What are T Levels and How will they Impact the Hairdressing Industry?

by charlottegw / last updated January 31, 2020

t levels apprentice

The government has described T Levels as the ‘the biggest overhaul of post-school education in 70 years’. But what exactly are they? And how will they affect training and apprenticeships in the hairdressing, beauty and barbering sector? We looked to the National Hairdressing Federation for more information. 

What are T Levels?

Short for Technical Levels, the new T levels are technical qualifications for those aged 16 and above. They are being developed in partnership by the government, business and education.

T levels are two-year, level 3 technical study programmes leading to a specific qualification. They will be college-based and are expected to replace many of the current vocational and education qualifications currently offered at level 3. It is expected that there will be a hairdressing, beauty therapy, barbering and aesthetics T level.

There will be 15 T levels in total. Other areas of study will include software design; construction; legal and finance; catering; agriculture; and childcare.

The Institute for Apprenticeships will become the Institute for Apprenticeships and Technical Education in April 2018.

What will T levels offer?

The aim of T levels is to help individuals secure skilled employment by providing the following:

• Practical skills and knowledge specific to their chosen industry or occupation.
• At least 45 days’ relevant and meaningful work placement (at no cost to employers).
• Core English, maths and digital skills (probably to be graded from E to A*).
• Transferable skills for use in the workplace.

T level students will:

• Learn practical skills specific to their chosen occupation from the beginning of their course.
• Choose the occupational specialisms they wish to focus on during the course (probably to be graded as a pass, merit or distinction).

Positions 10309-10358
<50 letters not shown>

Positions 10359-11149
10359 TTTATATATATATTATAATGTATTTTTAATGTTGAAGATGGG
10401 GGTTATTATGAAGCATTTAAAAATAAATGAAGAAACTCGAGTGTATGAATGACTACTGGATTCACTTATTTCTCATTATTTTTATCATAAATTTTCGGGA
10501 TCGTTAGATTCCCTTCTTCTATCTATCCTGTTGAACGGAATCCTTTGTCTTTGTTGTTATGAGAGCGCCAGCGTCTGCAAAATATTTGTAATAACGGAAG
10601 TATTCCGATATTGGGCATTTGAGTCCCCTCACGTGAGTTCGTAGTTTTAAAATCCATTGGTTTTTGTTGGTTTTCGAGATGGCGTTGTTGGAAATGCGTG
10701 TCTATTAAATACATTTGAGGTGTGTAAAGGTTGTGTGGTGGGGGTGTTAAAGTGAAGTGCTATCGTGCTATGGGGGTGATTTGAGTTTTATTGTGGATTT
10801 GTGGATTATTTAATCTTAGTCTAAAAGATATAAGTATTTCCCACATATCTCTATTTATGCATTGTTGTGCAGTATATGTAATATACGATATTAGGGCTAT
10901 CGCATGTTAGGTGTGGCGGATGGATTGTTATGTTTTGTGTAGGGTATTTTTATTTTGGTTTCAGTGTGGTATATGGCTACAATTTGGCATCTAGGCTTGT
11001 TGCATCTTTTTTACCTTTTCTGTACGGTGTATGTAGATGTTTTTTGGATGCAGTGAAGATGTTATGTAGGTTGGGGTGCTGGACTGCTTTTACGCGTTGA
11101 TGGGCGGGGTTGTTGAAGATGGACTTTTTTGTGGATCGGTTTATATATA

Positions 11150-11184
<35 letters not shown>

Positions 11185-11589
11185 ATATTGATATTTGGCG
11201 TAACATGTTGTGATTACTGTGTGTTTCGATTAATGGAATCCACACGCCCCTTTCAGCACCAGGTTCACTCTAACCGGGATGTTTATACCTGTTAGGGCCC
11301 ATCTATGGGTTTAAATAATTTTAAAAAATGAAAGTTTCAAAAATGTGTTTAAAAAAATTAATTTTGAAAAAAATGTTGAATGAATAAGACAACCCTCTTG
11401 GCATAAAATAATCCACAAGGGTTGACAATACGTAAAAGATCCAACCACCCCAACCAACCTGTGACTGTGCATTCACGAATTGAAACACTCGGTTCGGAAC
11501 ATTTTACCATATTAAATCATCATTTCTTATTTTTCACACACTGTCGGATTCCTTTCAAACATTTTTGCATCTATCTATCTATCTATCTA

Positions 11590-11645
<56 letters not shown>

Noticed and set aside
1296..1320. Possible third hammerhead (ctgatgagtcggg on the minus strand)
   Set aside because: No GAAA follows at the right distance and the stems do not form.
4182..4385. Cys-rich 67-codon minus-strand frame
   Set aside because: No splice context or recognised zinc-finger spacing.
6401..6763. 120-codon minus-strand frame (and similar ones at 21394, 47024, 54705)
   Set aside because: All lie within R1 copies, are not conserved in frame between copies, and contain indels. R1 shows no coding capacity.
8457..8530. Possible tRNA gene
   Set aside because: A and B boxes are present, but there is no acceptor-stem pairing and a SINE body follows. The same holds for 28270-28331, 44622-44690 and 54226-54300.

t levels student

What will be the impact on the hair and beauty industry

The NHF has questioned how well the new T level in hair and beauty will work in practice. NHF CEO Hilary Hall points out that the existing apprenticeship schemes offer more workplace experience than the new T levels will.

Hilary says: “We believe that employers in our industry will want T level learners to pass the same independent end-point assessment as apprentices, because this is the only way to ensure that learners have the necessary ‘work-ready’ skills.

“Also, how and where are colleges going to find enough salons and barbershops to take on all these extra work experience trainees?

“However, we recognise that employers are struggling to recruit school-leavers as apprentices. T levels may provide a more suitable alternative than the current college-based courses. So we encourage employers to get involved and apply for places on the panels which will be developing the content of these new qualifications.”

When will T Levels be introduced?

The new T levels are currently being developed and will be fully in place by 2022. It is expected that the hair and beauty T level will be available from 2021. The first three T levels will be in Digital, Construction, and Education and Childcare and will be taught from 2020.

In a new release Caroline Larissey, NHF/NBF director of quality & standards and a member of the T level panel, said: “We will be releasing the draft hair and beauty T levels for comment in late July [2019] and we urge everyone to have their say. While we are convinced that employers in hairdressing or barbering will always prefer apprenticeships to T levels, employers are finding it difficult to recruit school leavers. Once T levels are available, there may be even fewer school leavers coming onto the market, leaving employers with little option but to take on learners who have at least achieved a relevant T level.”

T levels will not replace the current apprenticeships in hairdressing, barbering, beauty therapy and nail services.  They will sit alongside apprenticeships and A levels offering an additional route into work.

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